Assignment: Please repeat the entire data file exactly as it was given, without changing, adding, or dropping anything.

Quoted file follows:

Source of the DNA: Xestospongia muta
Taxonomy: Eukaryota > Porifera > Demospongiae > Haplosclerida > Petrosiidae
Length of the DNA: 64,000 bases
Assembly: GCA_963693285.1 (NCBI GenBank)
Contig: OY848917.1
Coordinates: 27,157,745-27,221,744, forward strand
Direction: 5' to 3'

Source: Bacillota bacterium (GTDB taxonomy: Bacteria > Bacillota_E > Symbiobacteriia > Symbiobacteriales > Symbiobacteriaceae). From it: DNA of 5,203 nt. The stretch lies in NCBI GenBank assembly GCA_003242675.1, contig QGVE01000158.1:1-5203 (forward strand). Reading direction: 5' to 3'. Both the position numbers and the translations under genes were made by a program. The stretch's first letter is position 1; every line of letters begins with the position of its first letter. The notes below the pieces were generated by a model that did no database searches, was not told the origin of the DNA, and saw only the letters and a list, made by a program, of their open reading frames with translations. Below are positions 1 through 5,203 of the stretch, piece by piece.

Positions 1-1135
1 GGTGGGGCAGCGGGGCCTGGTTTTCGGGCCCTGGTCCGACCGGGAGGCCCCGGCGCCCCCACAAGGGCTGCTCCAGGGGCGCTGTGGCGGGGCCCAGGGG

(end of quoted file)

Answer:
Source of the DNA: Xestospongia muta
Taxonomy: Eukaryota > Porifera > Demospongiae > Haplosclerida > Petrosiidae
Length of the DNA: 64,000 bases
Assembly: GCA_963693285.1 (NCBI GenBank)
Contig: OY848917.1
Coordinates: 27,157,745-27,221,744, forward strand
Direction: 5' to 3'

Source: Bacillota bacterium (GTDB taxonomy: Bacteria > Bacillota_E > Symbiobacteriia > Symbiobacteriales > Symbiobacteriaceae). From it: DNA of 5,203 nt. The stretch lies in NCBI GenBank assembly GCA_003242675.1, contig QGVE01000158.1:1-5203 (forward strand). Reading direction: 5' to 3'. Both the position numbers and the translations under genes were made by a program. The stretch's first letter is position 1; every line of letters begins with the position of its first letter. The notes below the pieces were generated by a model that did no database searches, was not told the origin of the DNA, and saw only the letters and a list, made by a program, of their open reading frames with translations. Below are positions 1 through 5,203 of the stretch, piece by piece.

Positions 1-1135
1 GGTGGGGCAGCGGGGCCTGGTTTTCGGGCCCTGGTCCGACCGGGAGGCCCCGGCGCCCCCACAAGGGCTGCTCCAGGGGCGCTGTGGCGGGGCCCAGGGG